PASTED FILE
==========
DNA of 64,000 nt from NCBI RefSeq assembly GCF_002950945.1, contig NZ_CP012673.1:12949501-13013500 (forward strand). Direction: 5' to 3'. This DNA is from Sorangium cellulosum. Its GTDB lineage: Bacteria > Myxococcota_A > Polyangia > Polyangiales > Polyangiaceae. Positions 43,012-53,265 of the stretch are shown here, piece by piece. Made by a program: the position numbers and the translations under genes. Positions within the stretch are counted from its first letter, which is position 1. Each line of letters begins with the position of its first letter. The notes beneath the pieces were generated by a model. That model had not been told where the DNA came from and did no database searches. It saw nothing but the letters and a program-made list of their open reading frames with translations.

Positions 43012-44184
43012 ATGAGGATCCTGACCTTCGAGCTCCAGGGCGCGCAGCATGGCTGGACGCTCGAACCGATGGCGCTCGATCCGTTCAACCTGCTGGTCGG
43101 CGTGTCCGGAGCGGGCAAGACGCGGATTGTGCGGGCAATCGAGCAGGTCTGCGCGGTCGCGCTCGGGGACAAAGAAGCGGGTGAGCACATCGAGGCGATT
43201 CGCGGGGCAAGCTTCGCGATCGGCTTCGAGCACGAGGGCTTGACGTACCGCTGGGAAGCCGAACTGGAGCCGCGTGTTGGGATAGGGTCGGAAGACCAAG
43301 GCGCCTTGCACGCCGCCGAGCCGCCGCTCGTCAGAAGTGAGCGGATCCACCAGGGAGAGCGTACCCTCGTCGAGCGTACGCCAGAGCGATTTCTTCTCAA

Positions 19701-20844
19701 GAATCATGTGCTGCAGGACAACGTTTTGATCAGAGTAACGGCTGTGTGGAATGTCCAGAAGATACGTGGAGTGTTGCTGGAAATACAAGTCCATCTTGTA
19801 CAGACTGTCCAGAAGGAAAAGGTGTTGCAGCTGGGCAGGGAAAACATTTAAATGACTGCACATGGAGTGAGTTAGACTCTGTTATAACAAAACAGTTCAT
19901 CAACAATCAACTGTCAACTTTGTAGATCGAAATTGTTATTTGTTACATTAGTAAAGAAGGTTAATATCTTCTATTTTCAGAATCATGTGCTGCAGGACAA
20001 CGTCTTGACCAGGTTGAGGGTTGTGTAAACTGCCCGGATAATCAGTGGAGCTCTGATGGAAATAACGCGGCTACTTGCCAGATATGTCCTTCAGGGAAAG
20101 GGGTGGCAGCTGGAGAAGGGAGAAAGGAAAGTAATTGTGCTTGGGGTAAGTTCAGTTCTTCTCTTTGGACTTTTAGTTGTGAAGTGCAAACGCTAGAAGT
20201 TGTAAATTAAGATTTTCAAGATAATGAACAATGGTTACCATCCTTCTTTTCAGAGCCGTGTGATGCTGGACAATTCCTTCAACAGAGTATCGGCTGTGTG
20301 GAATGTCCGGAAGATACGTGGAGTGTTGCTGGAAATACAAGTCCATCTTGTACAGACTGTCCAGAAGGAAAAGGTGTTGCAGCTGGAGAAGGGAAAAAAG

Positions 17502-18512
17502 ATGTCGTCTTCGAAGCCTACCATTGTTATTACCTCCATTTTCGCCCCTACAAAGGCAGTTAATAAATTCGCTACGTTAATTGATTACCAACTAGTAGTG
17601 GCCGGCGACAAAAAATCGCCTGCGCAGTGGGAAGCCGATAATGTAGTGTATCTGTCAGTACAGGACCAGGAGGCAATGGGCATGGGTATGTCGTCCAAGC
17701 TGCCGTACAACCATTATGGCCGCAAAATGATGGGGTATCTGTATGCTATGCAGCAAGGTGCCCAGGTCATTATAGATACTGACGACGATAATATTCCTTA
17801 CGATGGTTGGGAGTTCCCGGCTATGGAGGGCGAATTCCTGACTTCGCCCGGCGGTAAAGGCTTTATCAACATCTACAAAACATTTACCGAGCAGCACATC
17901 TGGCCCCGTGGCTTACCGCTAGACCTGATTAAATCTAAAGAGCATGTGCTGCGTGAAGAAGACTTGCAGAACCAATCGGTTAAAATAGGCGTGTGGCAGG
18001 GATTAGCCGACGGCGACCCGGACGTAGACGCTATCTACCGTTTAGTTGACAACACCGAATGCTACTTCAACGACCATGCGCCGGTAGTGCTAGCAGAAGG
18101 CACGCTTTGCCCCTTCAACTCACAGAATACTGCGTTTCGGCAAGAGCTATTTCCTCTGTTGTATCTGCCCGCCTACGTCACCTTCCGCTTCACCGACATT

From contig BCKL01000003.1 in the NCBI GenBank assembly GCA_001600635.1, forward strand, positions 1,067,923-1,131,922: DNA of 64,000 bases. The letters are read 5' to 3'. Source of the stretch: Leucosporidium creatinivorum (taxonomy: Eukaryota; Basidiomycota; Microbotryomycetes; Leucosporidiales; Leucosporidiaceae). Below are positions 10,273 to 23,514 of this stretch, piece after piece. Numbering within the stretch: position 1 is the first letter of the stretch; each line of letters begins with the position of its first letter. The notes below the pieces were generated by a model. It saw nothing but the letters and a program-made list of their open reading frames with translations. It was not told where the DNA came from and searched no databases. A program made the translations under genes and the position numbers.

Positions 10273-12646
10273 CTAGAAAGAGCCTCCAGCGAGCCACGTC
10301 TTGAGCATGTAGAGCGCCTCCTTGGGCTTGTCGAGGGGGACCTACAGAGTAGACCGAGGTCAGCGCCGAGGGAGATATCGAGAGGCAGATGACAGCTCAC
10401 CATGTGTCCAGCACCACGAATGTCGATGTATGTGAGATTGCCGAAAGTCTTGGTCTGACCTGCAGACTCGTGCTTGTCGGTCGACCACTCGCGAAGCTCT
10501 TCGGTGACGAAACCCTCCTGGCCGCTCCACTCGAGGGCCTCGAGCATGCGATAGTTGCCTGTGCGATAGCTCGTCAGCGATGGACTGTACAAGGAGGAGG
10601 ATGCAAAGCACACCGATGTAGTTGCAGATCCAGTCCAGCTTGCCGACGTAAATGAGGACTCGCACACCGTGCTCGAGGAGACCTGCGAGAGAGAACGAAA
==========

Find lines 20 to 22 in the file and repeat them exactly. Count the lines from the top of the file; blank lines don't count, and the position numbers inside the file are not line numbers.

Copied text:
17901 TGGCCCCGTGGCTTACCGCTAGACCTGATTAAATCTAAAGAGCATGTGCTGCGTGAAGAAGACTTGCAGAACCAATCGGTTAAAATAGGCGTGTGGCAGG
18001 GATTAGCCGACGGCGACCCGGACGTAGACGCTATCTACCGTTTAGTTGACAACACCGAATGCTACTTCAACGACCATGCGCCGGTAGTGCTAGCAGAAGG
18101 CACGCTTTGCCCCTTCAACTCACAGAATACTGCGTTTCGGCAAGAGCTATTTCCTCTGTTGTATCTGCCCGCCTACGTCACCTTCCGCTTCACCGACATT